At sixteen, life is supposed to be safe. Things are supposed to be beginning. We are supposed to be weaning from the care and guidance of people who have raised us. We are supposed to be on the brink of our adult lives. We should be taking the reins and figuring out how to care for ourselves, and we should have our most basic needs met so that we can care for others. It’s a volatile, dizzying, restless age. It is not always sweet.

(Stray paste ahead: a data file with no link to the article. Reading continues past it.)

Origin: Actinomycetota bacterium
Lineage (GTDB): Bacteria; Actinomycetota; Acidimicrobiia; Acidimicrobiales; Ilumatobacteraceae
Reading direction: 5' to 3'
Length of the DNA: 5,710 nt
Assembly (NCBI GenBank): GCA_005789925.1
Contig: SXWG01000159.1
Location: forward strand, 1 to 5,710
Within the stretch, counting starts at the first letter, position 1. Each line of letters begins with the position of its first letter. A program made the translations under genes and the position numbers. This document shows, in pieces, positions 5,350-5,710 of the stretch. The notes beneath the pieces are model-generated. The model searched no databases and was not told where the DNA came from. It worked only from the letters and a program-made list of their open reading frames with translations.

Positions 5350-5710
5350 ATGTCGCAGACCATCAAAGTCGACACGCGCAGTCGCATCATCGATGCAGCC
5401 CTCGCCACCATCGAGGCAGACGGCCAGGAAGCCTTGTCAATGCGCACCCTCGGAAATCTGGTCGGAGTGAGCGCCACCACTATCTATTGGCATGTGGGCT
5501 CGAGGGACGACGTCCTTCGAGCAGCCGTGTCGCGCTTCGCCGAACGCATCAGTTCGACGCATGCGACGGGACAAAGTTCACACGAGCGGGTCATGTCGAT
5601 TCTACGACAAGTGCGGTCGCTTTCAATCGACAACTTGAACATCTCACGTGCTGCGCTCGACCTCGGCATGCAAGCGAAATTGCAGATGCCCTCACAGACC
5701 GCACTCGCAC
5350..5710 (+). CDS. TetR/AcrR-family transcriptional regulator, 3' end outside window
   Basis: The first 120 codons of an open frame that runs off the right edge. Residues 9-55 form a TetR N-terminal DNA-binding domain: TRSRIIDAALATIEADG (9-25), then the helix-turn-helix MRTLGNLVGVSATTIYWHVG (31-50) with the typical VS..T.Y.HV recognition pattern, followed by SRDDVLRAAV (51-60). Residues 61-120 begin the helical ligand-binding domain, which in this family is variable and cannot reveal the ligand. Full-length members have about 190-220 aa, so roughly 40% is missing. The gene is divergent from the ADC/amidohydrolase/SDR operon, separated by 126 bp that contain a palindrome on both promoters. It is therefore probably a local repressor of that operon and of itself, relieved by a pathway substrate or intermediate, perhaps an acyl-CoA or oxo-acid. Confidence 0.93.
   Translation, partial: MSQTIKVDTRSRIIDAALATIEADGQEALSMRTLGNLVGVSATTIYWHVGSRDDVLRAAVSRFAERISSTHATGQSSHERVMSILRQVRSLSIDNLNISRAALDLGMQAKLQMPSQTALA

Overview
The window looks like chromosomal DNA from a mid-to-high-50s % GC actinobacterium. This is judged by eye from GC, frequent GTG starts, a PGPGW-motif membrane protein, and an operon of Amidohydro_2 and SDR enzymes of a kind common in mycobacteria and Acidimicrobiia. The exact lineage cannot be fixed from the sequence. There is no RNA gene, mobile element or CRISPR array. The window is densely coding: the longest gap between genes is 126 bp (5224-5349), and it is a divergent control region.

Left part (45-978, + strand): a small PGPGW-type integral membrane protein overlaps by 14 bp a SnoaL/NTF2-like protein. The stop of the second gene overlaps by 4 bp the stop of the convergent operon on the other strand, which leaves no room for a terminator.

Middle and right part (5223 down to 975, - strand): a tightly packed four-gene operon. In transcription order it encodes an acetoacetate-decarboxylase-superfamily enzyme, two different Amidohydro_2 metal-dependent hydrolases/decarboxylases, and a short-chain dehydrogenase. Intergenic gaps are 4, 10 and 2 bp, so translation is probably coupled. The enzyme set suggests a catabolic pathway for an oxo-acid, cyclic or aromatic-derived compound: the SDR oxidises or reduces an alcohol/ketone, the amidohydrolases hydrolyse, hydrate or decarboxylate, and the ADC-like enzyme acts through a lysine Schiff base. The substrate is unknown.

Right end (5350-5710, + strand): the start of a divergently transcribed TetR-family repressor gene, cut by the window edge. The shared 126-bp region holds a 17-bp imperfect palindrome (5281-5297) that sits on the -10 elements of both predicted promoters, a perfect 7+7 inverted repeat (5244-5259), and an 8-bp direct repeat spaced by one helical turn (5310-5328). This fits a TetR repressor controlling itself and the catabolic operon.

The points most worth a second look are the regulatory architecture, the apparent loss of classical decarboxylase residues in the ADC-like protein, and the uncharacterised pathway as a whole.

We talked about light and dark, how to render it in paintings and drawings, and how it connects to spirit. We talked about Emerson and Thoreau. They connected their faiths to mine, to the pantheism I developed out there in the woods, and to art as faith. As I worked with artists in prison over the next couple of decades, I continued to see this transcendental connection to light and dark through their eyes.